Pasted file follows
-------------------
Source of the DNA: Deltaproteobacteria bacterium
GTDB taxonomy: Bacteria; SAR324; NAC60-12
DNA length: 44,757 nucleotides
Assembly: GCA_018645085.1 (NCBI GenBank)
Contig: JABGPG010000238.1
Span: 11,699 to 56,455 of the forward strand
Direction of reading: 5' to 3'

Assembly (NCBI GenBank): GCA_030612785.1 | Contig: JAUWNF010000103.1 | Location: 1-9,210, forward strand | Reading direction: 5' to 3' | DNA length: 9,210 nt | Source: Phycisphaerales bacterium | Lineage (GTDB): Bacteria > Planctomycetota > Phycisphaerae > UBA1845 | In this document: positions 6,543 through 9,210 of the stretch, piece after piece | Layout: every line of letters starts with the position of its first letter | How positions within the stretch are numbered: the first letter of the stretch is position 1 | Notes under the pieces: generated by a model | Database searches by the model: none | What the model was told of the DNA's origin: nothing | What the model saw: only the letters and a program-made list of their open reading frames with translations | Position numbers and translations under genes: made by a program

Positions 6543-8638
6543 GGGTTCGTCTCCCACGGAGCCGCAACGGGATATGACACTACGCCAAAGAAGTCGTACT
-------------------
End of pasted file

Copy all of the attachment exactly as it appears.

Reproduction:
Source of the DNA: Deltaproteobacteria bacterium
GTDB taxonomy: Bacteria; SAR324; NAC60-12
DNA length: 44,757 nucleotides
Assembly: GCA_018645085.1 (NCBI GenBank)
Contig: JABGPG010000238.1
Span: 11,699 to 56,455 of the forward strand
Direction of reading: 5' to 3'

Assembly (NCBI GenBank): GCA_030612785.1 | Contig: JAUWNF010000103.1 | Location: 1-9,210, forward strand | Reading direction: 5' to 3' | DNA length: 9,210 nt | Source: Phycisphaerales bacterium | Lineage (GTDB): Bacteria > Planctomycetota > Phycisphaerae > UBA1845 | In this document: positions 6,543 through 9,210 of the stretch, piece after piece | Layout: every line of letters starts with the position of its first letter | How positions within the stretch are numbered: the first letter of the stretch is position 1 | Notes under the pieces: generated by a model | Database searches by the model: none | What the model was told of the DNA's origin: nothing | What the model saw: only the letters and a program-made list of their open reading frames with translations | Position numbers and translations under genes: made by a program

Positions 6543-8638
6543 GGGTTCGTCTCCCACGGAGCCGCAACGGGATATGACACTACGCCAAAGAAGTCGTACT